Google I/O is wrapping up, but there are still some announcements to cover that flew under the radar a bit. After all, there’s so many talks and event
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Google I/O is wrapping up, but there are still some announcements to cover that flew under the radar a bit. After all, there’s so many talks and events during the conference that it’s hard to keep up with it all. One such area that was overlooked is Actions on Google. At Google I/O 2019, the company announced a new local home SDK, full-screen app support for smart displays, and 3rd-party access to App Actions.
For those who may be unfamiliar with Actions on Google, it’s basically the developer side of Google Assistant integrations. It’s what allows developers to create the awesome integrations with Assistant that we use every day, and Google is always expanding the functionality. The platform is getting new tools for web, mobile, and smart home. Let’s take a look at what all of this means.
Local Home SDK
Smart home integration is a big part of Google Assistant and Google says there are now more than 30,000 compatible connected devices. The Local Home SDK is a step toward making the integration with smart devices even better.
The Local Home SDK allows smart home code to be run locally on Google Home speakers and Nest Displays, which can then use their radios to communicate locally with smart devices. This speeds up commands and makes them more reliable by reducing the number of cloud calls.
The Local Home SDK also improves the setup experience for smart devices. Google already started this with GE last year and you can set up their lights right from the Google Home app. This is a much easier and seamless experience for users. Google has already begun working with partners including Philips, Wemo, and LIFX on this SDK.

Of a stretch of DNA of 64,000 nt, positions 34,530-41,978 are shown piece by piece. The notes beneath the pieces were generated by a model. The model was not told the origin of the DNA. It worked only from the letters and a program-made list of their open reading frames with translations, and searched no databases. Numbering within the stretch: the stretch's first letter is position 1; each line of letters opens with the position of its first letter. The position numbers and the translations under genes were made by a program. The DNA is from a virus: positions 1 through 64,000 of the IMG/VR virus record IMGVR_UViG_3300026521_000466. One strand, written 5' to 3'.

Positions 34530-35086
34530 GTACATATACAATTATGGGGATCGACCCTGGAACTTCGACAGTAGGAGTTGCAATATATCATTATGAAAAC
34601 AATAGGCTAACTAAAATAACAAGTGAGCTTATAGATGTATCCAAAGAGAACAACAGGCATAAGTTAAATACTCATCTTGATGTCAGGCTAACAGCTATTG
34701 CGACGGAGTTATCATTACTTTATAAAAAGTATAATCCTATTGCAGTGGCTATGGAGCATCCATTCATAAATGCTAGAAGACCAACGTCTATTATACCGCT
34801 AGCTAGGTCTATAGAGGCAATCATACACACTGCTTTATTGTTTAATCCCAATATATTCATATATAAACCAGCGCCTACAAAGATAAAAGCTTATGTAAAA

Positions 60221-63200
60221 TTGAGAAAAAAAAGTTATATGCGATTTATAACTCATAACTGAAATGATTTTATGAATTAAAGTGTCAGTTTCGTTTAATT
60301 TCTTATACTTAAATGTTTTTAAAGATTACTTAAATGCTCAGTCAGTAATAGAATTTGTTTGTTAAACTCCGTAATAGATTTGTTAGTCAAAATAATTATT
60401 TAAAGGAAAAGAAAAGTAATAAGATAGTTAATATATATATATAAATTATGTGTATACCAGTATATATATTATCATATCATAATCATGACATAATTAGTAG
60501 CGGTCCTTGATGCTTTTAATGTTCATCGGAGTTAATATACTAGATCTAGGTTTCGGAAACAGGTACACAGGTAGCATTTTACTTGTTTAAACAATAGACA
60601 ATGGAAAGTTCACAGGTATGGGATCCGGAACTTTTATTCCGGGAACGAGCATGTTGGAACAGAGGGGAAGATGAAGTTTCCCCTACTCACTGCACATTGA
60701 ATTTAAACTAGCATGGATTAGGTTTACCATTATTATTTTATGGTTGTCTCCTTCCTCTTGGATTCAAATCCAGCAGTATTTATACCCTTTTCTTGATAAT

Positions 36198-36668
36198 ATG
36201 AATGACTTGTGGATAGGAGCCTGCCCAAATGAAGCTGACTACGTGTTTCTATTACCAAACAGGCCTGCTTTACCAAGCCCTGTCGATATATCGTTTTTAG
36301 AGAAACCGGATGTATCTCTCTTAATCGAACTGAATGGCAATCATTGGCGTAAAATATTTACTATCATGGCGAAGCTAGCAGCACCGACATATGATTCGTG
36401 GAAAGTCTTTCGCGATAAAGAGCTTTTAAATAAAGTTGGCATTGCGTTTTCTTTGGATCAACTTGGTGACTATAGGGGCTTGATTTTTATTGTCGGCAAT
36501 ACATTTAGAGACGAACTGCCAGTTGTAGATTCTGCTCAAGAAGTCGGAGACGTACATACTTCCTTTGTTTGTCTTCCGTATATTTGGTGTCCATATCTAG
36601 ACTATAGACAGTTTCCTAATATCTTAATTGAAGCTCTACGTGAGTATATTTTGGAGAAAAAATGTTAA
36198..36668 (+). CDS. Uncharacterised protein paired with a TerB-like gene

Smart displays are becoming a bigger part of the Google Assistant hardware ecosystem. At I/O this year, Google launched the Nest Hub Max with a big 10-inch display. Google is letting developers take full advantage of these displays with a preview of “Interactive Canvas.” This allows apps to use the full screen for voice, visuals, and touch, but it’s not only limited to smart displays. It can also work on Android phones. Interactive Canvas is available for games right now (like HQ University), but soon Google will add more categories.
More App Actions
Lastly, let’s talk about new features for App Actions. App Actions were announced at last year’s Google I/O, but it has been pretty limited so far. Now Google is opening it up to more apps. App Actions allow developers to use intents from Assistant to deep link into specific parts of apps. Essentially a voice-launched shortcut, but a lot more powerful.
Google announced four new categories for these intents: Health & Fitness, Finance and Banking, Ridesharing, and Food Ordering. One example of a new use is starting a workout in a fitness app. You can say “Hey Google, start my run in Nike Run Club” and the app will open and start tracking your run. No need to find the app and manually start the workout.
They say it’s incredibly easy for developers to add these integrations. Apparently, the Nike Run Club feature was implemented in less than a day with the addition of an Actions.xml file. In the example above, Assistant jumped right into the app, but it can also show cards (Slices) right in the Assistant conversation.
These tools will allow developers to do more with Google Assistant, which is great for consumers. Homes are only getting smarter, displays will only become more prevalent, and users will rely on voice assistants, even more so now, to get stuff done. Check out the Actions website to learn more about building apps with these tools.
Source: GoogleWant more posts like this delivered to your inbox? Enter your email to be subscribed to our newsletter.